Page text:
Some of the events include the burning of a
cross during a Sigma Chi initiation ceremony last'
year, and English Professor David Hibler’s recent
But when issues like these arise, White said,
people should know a lot about the situation before
they speak about it White has been contacted by
news media during many of these ordeals.
“I’ve learned that people aren’t most receptive
to a lot of yelling and screaming, and I find myself
knowing how to calm down before I address an
issue,” he said.
The university has problems, and even though
it has made some progress in dealing with such
issues, much needs to be done, White said
“I think I’ve said time and time again that the
problem with this institution now is you’ve got city
America coming in contact with small town
America with ho trainihg,” V&ite said.
“They don’t taiowhow|o interact with each
other. And nine times dtitofiO they don’t have to.”
Looking to the future
White also is taking his idea of change and
applying it to his future.
White plans to be a psychiatrist for veterans of
wars such as the Vietnam War and the GulfWar. He
said he wants to help others like his father, who was
^n the GulfWar.
“After war, no one is ever the same,” White
Said. “It takes a lot of work to integrate them back
Just, as he hopes he can make a change in the
l^ture, White hopes he made a difference while he
was at the university.
And if he was to return in 10 years, White said,
he would hope to see a new university.
White said it will take time to solve the prob
lems at UNL.
“I also believe and know the type of change I
would like to see is not going to happen (soon) in
any shape or form,” White said. “I’m just trying to
plant seeds, if you will, to hope the change will
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: Diversity in History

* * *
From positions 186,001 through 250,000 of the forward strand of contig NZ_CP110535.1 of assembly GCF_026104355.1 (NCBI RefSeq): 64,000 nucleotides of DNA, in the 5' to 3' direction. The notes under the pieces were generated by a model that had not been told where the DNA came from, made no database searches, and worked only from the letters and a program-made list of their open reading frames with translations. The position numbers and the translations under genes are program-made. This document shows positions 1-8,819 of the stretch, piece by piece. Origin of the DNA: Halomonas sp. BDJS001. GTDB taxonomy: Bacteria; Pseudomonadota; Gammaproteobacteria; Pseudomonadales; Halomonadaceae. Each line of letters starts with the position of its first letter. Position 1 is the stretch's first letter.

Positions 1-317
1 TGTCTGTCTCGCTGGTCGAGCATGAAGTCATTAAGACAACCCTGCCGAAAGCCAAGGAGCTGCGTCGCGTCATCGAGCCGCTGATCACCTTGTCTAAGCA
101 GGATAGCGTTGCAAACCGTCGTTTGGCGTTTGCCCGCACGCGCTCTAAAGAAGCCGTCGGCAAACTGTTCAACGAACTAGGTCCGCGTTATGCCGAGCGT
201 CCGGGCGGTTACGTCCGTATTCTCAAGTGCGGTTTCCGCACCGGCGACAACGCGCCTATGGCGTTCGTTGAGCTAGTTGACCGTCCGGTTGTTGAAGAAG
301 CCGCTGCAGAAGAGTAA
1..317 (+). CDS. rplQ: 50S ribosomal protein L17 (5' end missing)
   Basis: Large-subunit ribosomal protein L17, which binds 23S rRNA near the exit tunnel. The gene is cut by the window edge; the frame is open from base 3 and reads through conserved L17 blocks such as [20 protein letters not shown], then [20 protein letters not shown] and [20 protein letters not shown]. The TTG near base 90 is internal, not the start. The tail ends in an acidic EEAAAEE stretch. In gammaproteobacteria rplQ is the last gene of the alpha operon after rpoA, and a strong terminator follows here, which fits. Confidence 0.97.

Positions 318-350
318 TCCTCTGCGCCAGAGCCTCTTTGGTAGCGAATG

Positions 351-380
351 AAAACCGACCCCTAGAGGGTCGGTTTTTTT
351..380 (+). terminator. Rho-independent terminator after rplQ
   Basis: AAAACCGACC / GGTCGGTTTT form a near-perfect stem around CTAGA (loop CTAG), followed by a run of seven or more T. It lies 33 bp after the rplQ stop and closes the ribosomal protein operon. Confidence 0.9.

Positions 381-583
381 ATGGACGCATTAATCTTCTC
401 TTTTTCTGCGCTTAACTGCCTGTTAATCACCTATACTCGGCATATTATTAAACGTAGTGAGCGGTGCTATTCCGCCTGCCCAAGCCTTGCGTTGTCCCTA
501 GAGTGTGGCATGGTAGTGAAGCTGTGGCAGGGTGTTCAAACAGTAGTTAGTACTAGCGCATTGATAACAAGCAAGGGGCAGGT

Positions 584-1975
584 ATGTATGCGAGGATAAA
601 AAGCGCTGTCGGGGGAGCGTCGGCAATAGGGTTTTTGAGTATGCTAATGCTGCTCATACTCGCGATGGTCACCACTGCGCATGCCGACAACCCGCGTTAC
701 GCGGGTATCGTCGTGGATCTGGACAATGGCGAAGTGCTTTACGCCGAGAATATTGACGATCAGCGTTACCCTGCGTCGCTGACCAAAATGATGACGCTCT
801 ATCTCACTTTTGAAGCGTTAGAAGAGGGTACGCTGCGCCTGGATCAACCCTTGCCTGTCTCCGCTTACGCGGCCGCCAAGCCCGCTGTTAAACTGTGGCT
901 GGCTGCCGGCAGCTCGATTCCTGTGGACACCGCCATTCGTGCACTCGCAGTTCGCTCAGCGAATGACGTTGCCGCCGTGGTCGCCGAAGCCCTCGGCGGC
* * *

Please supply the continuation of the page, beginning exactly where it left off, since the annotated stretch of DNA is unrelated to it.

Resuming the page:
' . >vi
Dk Edtpr’shote^Each day during Black History Month, the Daily Nebraskan
p\ will m the story of a minority who made an important contribution in
• :.*v . V* is.
Because the young Georgia-born woman attended
Langston induftjial College in Oklahoma before moving
3^ to Chicago to work at the White Box Barber Shop and
lecause she learned French and went to Europe in
itlon-which she could not do in thr “r1
under the chief pilot for Anthony
aircraft corporation and learn to fly a German
Fokker airplane; ;
Lr Because, by studying overseas, she became the
f i r efAf r i can-A meric an woman to earn a pilot’s license
% t922;*r * W' ■■
Btcauss she returned to the United States to
1 d perferm4ier barnstorming act before thousands of
S4Useveral air shows that year;
D B ecause she lectured on the opportunities in
aviation at schools and churches and dreamed of
Hk starting an Anjerioiio school to train other black
5-^ aviators; '
Because she agtceed to perform a 1926 Memorial
*p\ Day air show for tne Negro Welfare League in
*p>r Jacksonville, Fla.where her plane experienced
£-4” mechanical failure during practical maneuvers, and
she fell from her plane to her death,
“Brave Bessie” Coleman is known as an air-bound
-] v explorer who broke down barriers to black Americans
J and women in flight. J
Half of congress is made up of lawyers.
No wonder congress doesn't get along.
Speaking of lawyers, ours made us include this
disclaimer with our 12 menu items under $4.
Plus tax. (Thank congress for that.) Not valid
during Halley’s Comet. Must be hungry. Offer
expires when you do. No swimming for one
hour after dinner. Purchase required. No space
4603 Vine Street, 466-4045, Lincoln
K " ,J ^ '\.v jroffiHkV
AREN’T THAT TASTY ANYWAY.